I was recently asked to talk to a SLIS class for the University of Illinois, concerning what I do and what real-world advice I might care to impart to a class full of potential web librarians and developers. One of the things that I shared were the major challenges that I typically face in my job.
Being in a tech position means that keeping up is a must, and “keeping up” is a moving target. It’s a huge challenge, and I don’t always feel like I’m conquering it. However, that’s not one of the things that raises my blood pressure. In every job, there are obstacles that one enjoys working around, and then there are those that make one want to pull one’s hair out. I’m betting many of you, readers, have encountered some of these as well?
I’ve narrowed mine down to three things:
Design by Committee Hell: Whenever I teach a web-related course, it’s amazing to me how many times I can ask the question “How many of you have had to deal with design by committee?” and nearly always get depressing stories in reply. Virtually no one has anything good to say about it. And, well they shouldn’t. It’s a horrible way to work on a website. Where I work, we even make it clear up front that we can’t work with this model. In our experience, it has pretty much always meant additional costs for the client library, because timelines and prototypes go on and on. Nobody’s happy. I once spoke to a library director, explaining to her why we don’t work with this model, and she laughed, and said: “Oh don’t worry! I plan to do design by dictatorship.” I’ve used that line often, now. That’s not to say that library staff can’t give input, but there has to be someone, at the library’s end, who can draw a needed line in the sand, and say “Nope, that’s not happening.” Despite our clear warnings, some of this is, sadly, unavoidable, as some libraries still have to deal with the demands of other forces, such as library boards or what I’ve come to term the “Terrible Territorial Librarian.*”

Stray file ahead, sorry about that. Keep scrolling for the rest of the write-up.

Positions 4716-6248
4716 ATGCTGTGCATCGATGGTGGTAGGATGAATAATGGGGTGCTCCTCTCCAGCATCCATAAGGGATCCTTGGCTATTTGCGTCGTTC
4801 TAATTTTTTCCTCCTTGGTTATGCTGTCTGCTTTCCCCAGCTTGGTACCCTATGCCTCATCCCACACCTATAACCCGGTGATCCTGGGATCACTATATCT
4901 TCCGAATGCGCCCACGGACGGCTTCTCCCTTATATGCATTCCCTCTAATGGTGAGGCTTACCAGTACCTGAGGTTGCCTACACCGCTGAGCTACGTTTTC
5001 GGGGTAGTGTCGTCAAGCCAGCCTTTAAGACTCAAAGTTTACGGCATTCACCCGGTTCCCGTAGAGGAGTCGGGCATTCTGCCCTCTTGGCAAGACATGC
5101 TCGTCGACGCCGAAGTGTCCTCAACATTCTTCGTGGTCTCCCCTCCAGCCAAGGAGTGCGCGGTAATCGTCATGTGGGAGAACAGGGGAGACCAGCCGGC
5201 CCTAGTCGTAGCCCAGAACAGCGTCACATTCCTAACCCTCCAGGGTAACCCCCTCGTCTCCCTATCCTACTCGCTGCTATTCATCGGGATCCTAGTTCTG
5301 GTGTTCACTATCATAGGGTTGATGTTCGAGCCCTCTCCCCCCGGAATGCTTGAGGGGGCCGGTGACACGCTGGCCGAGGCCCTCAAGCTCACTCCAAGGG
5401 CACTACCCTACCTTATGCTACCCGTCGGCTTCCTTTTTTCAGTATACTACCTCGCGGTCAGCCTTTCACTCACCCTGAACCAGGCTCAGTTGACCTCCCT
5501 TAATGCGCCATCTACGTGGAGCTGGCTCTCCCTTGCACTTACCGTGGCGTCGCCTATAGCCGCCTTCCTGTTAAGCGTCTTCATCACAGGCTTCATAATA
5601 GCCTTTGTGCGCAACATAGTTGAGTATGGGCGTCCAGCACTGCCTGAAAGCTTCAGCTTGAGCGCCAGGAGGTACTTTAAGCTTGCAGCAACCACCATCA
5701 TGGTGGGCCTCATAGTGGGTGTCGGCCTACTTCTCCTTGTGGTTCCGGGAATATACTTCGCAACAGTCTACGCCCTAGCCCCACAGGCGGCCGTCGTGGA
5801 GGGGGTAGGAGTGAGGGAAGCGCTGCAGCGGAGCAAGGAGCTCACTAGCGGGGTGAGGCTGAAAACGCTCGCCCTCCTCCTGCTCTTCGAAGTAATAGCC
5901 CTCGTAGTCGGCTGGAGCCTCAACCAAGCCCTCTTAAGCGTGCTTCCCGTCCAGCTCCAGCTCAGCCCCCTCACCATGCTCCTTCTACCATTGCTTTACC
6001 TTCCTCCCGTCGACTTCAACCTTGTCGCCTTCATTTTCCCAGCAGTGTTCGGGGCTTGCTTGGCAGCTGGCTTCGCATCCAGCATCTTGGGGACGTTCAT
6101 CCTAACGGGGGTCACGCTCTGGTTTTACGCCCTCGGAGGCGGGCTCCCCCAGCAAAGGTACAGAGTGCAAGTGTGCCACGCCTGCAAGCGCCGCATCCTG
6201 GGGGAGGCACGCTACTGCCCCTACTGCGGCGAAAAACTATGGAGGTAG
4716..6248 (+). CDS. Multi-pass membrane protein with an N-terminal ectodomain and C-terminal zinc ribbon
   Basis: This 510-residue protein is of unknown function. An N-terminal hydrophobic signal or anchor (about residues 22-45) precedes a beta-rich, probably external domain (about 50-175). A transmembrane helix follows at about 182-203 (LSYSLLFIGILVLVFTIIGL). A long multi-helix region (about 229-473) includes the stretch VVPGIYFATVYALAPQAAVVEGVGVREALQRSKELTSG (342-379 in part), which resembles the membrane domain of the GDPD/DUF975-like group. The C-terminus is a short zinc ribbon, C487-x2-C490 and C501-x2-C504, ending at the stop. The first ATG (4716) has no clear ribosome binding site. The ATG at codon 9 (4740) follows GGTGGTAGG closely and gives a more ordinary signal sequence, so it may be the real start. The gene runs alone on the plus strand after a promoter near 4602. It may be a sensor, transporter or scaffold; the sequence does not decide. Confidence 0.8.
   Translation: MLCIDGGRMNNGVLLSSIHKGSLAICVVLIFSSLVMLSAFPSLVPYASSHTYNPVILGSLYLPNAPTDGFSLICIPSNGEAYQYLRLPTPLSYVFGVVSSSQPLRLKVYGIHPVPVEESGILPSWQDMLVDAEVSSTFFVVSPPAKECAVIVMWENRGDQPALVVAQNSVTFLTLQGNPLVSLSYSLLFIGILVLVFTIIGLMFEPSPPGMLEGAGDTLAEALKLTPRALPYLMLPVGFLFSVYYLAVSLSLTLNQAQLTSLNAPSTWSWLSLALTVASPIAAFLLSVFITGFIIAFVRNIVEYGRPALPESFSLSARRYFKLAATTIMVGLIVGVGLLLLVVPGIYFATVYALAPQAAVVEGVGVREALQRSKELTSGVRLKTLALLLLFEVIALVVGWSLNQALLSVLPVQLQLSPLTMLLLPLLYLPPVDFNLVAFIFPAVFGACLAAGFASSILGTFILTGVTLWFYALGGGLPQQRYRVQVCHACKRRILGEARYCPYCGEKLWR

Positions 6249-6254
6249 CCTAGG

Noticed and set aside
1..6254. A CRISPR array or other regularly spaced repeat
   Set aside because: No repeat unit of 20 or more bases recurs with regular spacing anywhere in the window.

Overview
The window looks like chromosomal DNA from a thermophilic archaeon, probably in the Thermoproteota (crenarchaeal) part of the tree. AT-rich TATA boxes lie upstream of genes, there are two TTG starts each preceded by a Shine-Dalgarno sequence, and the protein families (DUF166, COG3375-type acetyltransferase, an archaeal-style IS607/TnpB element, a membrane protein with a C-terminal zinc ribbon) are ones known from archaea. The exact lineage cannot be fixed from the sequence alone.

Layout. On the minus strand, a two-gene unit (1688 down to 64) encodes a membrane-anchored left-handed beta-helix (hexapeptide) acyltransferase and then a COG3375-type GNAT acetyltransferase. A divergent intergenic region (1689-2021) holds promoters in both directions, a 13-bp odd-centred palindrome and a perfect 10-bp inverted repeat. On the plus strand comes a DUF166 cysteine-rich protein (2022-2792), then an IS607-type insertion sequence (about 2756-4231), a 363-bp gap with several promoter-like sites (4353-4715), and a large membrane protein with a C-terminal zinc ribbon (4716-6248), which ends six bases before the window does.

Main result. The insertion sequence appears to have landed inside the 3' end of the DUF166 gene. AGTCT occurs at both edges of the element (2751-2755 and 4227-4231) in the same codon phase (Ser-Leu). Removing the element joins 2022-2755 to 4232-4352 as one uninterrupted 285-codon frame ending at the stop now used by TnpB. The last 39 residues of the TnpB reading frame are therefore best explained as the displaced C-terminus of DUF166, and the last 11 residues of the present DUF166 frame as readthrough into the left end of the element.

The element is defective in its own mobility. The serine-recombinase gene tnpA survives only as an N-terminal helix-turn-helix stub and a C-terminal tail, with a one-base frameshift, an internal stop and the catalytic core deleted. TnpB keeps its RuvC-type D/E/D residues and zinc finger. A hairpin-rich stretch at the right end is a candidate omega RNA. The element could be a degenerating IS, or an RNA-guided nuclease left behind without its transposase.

Kitchen Sink Syndrome: This is what I call the tendency of libraries to want to stuff everything onto the homepage (everything but the kitchen sink…). Whether it’s databases, the navigation, programs…it doesn’t matter. There is an unrealistic belief that everything libraries do and offer is equally important to visitors. Which, of course, is absolute baloney, and results in cluttered sites with poor usability. Decisions about what goes up front and what options users really care about are not made with any kind of data, but are generally shoved aside, in favor of anecdotal evidence or the demands of the “Terrible Territorial Librarian.*” I spend a fair amount of time working with libraries to avoid this website disease, but the political barriers can be hefty, even for a motivated client.
Special Snowflake Syndrome: I’ve written a bit about this before, but it’s an ongoing battle. I still have library staff that say to me things like: “Oh our patrons are used to finding the catalog button over here. They’ll all go crazy if you move it!” Or, try to convince me that their search function should go in the footer, because they don’t think their patrons will use it. As if, somehow, the only site that visitors ever use on the Internet is that of the library, and they don’t carry any other experiences or expectations with them when they come. I’m guessing that at least part of this mentality comes from how libraries develop collections–they’re created and curated for a specific community. However, that argument can rarely be made for a library’s website. There are conventions now: the Internet has rules. Your patrons are great, but they aren’t unique enough to break those rules. Sorry.
Do you run into these? What other challenges do web folks run into ?
*This could be an actual librarian, a staff member, administrator or, heck, the board member who thinks they run the library. The gist being, it’s someone who favors keeping their personal control over whatever part of the website they’ve traditionally ruled, over actually making things easier for users.